So one way to get your cohabitant to be responsible for debts that you incurred in your name only, but for the benefit of you and your cohabitant and/or you and your cohabitants children during the period of time you were cohabiting together, would be if you could prove that you and your cohabitant were common law spouses. The problem is that most people who are cohabiting are doing so expressly for the purpose of not being married. They want to live together have sex together even have children together and essentially act like a married couple without having incurred the obligations of marriage. When that is the case, common law marriage cannot exist. There are a lot of people who have cohabited for years or even decades and then split up and are then shocked to discover that they do not enjoy the same rights as they would had they been married and were then seeking a divorce. Many of these people then tried to revise history to claim that their cohabitation relationship was in fact a common-law marriage. Consequently, the claims of unmarried people who claim to be common-law spouses for the purpose of obtaining financial benefits are met with skepticism, and proving common-law marriage is extraordinarily difficult to do.

Utah Family Law, LC | | 801-466-9277


[1] *Two or more guys or gals who live together as roommates in the same apartment to save money while they go to college, who aren’t engaged in a romantic relationship, who aren’t having sexual intercourse with one another—they are clearly not married and they are clearly not “shacking up”. Each roommate is on his/her own for his/her own debts. If one of them generously chooses to purchase groceries for everyone in the apartment without compensation, that’s a gift. The generous roommate cannot complain about all the money he or she is “owed” when he or she decides to move out. Roommates cannot very easily obligate one another to share expenses unless they agree to do so in advance.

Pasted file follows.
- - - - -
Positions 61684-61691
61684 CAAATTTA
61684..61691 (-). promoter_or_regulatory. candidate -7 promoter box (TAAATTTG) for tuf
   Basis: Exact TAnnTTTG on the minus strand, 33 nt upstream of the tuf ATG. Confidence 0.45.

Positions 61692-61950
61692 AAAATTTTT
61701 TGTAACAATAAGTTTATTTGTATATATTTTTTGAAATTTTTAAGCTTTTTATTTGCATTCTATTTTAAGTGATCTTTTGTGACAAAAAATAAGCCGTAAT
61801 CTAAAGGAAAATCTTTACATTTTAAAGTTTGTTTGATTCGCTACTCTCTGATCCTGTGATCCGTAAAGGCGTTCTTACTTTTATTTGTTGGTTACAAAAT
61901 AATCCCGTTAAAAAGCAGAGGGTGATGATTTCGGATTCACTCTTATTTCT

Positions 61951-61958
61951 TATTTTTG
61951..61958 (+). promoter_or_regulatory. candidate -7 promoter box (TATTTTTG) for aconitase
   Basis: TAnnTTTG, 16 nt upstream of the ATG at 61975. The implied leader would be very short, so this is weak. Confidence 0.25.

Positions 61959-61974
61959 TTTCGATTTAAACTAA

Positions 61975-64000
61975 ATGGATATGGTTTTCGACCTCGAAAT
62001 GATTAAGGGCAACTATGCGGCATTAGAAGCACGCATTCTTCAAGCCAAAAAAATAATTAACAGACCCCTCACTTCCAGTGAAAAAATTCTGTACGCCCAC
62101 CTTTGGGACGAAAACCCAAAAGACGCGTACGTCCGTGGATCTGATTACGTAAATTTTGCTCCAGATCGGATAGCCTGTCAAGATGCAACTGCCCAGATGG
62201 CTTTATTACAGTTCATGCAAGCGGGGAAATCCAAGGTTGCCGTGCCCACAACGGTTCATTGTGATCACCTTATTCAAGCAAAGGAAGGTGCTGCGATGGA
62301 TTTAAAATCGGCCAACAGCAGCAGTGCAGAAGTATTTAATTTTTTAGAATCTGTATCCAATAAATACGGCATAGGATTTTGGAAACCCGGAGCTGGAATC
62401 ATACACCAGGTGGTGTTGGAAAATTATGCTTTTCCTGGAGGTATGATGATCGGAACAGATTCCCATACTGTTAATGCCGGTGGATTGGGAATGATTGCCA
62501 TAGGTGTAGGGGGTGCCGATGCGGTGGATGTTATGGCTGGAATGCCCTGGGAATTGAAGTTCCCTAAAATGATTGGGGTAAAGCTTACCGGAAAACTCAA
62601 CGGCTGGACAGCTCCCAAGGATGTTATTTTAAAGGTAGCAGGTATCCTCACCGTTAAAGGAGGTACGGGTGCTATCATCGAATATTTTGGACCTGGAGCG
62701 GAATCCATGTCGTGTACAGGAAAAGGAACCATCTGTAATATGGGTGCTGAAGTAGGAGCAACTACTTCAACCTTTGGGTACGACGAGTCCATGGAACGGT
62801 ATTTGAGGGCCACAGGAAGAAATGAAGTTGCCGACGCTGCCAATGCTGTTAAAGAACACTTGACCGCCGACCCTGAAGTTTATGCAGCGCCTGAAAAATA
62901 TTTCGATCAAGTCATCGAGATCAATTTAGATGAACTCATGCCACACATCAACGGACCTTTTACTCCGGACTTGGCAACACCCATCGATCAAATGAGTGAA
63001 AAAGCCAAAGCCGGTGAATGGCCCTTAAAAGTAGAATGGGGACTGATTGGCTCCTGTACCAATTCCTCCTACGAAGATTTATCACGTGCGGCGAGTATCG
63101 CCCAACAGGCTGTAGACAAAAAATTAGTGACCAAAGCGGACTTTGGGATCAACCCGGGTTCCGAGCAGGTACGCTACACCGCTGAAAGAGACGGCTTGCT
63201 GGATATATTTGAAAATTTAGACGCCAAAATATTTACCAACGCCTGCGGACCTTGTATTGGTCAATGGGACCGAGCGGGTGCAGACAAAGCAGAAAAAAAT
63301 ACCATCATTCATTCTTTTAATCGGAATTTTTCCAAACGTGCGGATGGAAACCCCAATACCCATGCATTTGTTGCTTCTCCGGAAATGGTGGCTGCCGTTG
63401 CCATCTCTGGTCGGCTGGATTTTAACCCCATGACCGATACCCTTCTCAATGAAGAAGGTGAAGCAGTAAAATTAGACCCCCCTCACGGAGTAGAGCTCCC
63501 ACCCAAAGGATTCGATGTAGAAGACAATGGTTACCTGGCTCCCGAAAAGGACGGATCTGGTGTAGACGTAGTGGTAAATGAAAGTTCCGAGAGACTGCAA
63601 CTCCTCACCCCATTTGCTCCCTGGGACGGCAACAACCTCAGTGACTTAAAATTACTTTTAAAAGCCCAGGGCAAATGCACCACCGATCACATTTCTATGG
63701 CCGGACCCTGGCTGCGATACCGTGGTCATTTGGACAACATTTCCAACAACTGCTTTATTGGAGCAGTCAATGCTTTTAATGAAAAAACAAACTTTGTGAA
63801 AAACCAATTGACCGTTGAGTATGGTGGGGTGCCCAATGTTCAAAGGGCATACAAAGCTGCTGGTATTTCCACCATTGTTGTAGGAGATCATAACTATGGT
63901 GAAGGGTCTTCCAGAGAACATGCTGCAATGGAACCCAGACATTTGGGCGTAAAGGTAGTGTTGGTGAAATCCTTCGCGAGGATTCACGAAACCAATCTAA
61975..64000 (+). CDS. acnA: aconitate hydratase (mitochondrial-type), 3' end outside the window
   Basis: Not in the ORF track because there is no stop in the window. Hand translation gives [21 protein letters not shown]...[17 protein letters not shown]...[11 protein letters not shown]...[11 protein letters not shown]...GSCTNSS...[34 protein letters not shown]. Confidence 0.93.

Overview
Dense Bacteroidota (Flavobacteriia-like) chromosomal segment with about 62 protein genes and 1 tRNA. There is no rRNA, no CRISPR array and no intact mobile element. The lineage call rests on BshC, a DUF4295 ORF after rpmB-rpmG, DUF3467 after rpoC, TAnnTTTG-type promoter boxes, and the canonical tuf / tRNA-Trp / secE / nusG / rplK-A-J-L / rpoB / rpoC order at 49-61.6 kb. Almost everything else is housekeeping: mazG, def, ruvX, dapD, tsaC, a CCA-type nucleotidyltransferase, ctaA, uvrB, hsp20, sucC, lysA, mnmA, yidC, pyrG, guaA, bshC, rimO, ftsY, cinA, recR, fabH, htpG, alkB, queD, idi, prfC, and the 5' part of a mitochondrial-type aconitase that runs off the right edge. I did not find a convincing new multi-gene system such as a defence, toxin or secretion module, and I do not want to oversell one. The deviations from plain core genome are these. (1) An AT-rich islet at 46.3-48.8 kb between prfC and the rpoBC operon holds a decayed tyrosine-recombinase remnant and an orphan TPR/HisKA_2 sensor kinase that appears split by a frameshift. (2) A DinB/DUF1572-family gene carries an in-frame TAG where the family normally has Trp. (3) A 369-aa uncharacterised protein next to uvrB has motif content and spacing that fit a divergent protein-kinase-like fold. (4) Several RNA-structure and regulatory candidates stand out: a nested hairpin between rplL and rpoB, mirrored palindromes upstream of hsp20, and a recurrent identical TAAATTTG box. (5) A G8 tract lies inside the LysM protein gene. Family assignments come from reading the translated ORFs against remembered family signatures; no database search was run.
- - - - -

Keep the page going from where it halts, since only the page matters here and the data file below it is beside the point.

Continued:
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I wonder which state in the U.S. has the highest rate of awarding joint physical custody of children in divorce

I wonder which state in the U.S. has the highest rate of awarding joint physical custody of children in divorce. Unfortunately, I wouldn’t be the least bit surprised if Utah isn’t it, would not the least bit surprised if it’s not even close.

Joint physical custody is clearly not always the right thing for every child, but ask children of divorce, whether they are still young children or adults, and they’ll tell you how much they miss/missed the non-custodial parent, how much they resented their time with that parent being limited and restricted, and how badly the relationship with that parent suffered (and usually deteriorated) as a result.

Spouses divorce, but divorcing parents don’t want to divorce their children. But our child custody laws and the way they are administered virtually force divorcing spouses to fight over custody of their children. Can you imagine what child custody would look like, how much simpler, less expensive and less distressing it would be for all, if it rarely, if ever, entered the minds of judges and parents that child custody should or could be an issue? If joint physical custody and joint legal custody where the rule, instead of the exception?